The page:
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About Adventure Therapy

" Adventure therapy is a form of experiential therapy that involves various types of adventure. Adventure therapy is often conducted outdoors, although some adventure therapy activities are done indoors. Activities may include things like camping, hiking, navigating ropes courses, rock climbing, sailing, and cooperative games. Adventure therapy allows participants to take calculated risks and explore personal issues in a safe, supportive environment under the guidance and support of mental health professionals.


Like other types of experiential therapy, adventure therapy uses the experience itself to help individuals face and overcome emotional issues, addictions, behavioral problems, and many other challenges. It also helps participants develop important life skills that can benefit them throughout their lives.

Adventure therapy is known by several different names, including activity-based psychotherapy or counseling, wilderness therapy, and therapeutic excursions. Although the names may suggest that adventure therapy is all about having fun, it’s designed to have profound therapeutic benefits and teach valuable life lessons, such as the importance of cooperating with others, working as a team, and the impact of natural consequences due to poor choices. While there is fun to be had, adventure therapy can tap into deeply painful issues. That’s true of most types of therapy, and can actually be a tremendous benefit of this therapeutic approach. By bringing those issues to the surface, adventure therapy provides ample opportunity to confront them and begin the healing process that’s essential to personal growth and a happier life.

Adventure therapy often involves spending time in nature. This has therapeutic benefits in and of itself, particularly for teens and young adults who come from urban areas. Getting away from the day to day pressures of daily life, as well as being surrounded by spectacular natural beauty, breathing fresh air, and listening to the unique and often tranquil sounds of nature, can boost anyone’s spirits and help them gain a new appreciation for life. For those recovering from deep emotional wounds, unresolved trauma, or the grips of a destructive addiction, adventure therapy can open doors to healing that traditional forms of talk therapy often can’t. This is why adventure therapy is often used in many treatment programs.

Unlike most forms of therapy, adventure therapy doesn’t require you to spend all of your time sitting and talking to a therapist. Programs that last for a weekend or several days out in nature provide individuals with ample opportunity to listen, instead, to the still, small (or perhaps raging or crying) voice within. For many participants, this may be a very foreign experience as the majority of their waking hours are bombarded with almost non-stop noise from multiple sources – cell phones, computers, iPods, stereos and televisions, machinery, traffic, planes, trains, next-door neighbors, and family members. Facing and reflecting upon one’s thoughts during moments of silence is an important therapeutic aspect of some types of adventure therapy.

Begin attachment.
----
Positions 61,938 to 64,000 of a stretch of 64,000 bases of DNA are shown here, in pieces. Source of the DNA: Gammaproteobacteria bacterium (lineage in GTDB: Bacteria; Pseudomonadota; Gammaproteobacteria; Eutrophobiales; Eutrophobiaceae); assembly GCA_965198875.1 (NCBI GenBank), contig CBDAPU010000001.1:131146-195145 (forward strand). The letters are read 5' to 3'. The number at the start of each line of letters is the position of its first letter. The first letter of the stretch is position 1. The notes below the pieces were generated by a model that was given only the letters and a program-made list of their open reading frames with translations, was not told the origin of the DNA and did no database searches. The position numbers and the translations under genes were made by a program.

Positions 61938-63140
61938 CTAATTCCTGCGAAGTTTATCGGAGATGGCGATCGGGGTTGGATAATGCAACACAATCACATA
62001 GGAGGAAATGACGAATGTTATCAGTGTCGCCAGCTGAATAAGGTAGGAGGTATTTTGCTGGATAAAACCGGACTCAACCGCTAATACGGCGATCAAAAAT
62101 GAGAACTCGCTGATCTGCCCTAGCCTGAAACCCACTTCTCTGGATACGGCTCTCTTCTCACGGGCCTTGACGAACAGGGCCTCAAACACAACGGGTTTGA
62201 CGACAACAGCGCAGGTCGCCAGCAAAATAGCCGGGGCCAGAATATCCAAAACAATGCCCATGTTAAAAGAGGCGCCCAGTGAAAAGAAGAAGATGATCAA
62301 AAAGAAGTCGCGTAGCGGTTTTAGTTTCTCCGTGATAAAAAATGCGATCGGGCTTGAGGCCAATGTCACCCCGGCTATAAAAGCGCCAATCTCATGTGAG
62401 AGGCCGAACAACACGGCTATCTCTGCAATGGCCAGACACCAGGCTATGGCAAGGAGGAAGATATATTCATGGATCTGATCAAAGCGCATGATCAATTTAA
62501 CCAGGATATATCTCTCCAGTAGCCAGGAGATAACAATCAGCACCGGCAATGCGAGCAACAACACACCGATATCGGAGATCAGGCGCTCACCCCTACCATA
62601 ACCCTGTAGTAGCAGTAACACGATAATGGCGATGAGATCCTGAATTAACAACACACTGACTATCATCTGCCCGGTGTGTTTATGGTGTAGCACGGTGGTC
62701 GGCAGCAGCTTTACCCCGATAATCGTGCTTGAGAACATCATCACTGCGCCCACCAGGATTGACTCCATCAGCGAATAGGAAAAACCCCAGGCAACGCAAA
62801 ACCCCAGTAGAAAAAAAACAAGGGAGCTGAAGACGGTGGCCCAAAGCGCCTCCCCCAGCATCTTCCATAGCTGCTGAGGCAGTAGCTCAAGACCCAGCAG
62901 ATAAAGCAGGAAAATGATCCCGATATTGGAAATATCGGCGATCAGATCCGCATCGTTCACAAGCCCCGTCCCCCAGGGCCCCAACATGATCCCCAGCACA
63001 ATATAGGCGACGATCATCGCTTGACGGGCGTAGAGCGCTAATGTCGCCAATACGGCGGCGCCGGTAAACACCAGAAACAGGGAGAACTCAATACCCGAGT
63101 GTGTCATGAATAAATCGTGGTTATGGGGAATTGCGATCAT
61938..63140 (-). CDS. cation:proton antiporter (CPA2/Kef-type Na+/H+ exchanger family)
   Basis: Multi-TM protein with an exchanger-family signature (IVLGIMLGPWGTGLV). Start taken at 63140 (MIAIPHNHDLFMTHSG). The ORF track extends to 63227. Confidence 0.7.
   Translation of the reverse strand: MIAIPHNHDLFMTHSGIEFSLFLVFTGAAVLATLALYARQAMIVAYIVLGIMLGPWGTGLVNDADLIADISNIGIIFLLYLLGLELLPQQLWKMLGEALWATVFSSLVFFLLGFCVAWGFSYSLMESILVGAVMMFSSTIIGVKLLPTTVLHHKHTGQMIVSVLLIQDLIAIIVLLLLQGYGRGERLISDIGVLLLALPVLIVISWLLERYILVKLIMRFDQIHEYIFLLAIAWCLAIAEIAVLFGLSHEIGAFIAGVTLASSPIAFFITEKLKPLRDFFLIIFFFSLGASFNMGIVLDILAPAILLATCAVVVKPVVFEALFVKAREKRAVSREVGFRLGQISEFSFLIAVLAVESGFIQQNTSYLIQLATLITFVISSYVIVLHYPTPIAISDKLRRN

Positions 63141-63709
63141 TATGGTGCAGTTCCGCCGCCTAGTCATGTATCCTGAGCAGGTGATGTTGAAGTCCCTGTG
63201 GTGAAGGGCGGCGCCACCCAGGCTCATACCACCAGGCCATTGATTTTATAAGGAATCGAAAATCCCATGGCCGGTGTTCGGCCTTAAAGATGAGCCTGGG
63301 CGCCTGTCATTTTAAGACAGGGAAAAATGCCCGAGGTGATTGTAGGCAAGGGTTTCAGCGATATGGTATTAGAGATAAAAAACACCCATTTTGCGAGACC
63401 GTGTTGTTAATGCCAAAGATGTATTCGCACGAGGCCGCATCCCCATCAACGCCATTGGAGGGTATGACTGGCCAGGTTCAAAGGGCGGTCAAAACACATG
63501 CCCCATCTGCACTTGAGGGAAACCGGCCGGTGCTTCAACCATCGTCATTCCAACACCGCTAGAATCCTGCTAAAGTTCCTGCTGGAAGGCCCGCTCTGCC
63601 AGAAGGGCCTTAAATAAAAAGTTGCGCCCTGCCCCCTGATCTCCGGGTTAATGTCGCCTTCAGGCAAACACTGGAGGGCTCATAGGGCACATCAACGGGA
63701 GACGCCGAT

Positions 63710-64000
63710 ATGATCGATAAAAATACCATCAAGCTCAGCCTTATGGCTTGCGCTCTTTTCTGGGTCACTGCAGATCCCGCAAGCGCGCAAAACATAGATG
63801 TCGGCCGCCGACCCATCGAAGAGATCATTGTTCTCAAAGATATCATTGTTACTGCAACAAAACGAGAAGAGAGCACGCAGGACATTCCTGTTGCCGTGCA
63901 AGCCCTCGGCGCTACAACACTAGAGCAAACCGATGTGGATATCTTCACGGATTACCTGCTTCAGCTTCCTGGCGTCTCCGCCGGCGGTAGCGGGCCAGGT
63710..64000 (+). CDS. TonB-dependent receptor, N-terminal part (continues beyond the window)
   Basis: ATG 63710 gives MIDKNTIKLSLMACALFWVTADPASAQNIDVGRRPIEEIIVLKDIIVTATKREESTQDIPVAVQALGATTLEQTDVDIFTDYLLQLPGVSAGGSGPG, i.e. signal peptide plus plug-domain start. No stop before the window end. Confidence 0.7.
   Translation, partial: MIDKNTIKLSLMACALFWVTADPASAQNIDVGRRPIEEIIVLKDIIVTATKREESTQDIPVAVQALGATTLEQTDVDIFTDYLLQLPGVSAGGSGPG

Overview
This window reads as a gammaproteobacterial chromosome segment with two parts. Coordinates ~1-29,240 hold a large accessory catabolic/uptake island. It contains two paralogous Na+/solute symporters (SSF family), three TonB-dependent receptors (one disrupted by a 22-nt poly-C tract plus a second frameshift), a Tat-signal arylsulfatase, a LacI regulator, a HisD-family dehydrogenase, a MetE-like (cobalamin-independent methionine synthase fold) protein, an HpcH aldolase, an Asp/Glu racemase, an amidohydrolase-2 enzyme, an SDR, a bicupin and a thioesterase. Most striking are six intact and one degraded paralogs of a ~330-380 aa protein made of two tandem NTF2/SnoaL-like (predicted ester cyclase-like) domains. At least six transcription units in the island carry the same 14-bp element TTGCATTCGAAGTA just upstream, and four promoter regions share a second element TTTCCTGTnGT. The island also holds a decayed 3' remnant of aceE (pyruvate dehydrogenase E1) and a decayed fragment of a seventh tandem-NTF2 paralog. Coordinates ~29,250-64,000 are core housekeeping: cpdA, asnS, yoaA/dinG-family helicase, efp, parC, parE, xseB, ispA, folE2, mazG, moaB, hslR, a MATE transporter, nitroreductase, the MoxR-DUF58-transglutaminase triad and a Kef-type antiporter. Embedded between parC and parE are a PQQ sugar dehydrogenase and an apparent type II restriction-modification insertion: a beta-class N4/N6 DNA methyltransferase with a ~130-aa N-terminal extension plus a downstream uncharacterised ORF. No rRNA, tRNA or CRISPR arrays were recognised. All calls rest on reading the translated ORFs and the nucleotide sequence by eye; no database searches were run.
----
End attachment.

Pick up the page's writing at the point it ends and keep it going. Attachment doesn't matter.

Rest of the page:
Spending time in quiet reflection allows participants to gain a greater sense of self-awareness.   They can think about the things they accomplished (e.g. putting up a tent for the first time or climbing a challenging rock wall), the fears they’ve faced (e.g. heights, performing a task while others watch), the connections they’ve established or difficulties they’ve encountered with other participants, and things they’ve learned about themselves. The activities used in adventure therapy represent, in some form or another, situations and challenges that participants face in the real world. Therapists will often encourage participants to talk or think about the similarities between a particular activity and experiences they’ve had in their lives. They may also encourage participants to think about the feelings an activity or experience elicited, or the consequences (good or bad) of a choice they made."

Information from

Rock Climber Powdering Hands

Primary Elements of Adventure Therapy

  • Clients are directly involved in their treatment rather than merely observing from the sidelines

  • Individuals receive positive therapeutic benefits from the process because they are motivated to participate in it

  • Ongoing reflection during therapy enhances personal growth and progress

  • The activities that are chosen must teach lessons that are applicable to both past and future experiences

  • The experience is both meaningful and real to the participants because it reflects their real life.

Girl Kayaking


The Science and Research around Nature, Exercise and a Good Dose of Adventure...


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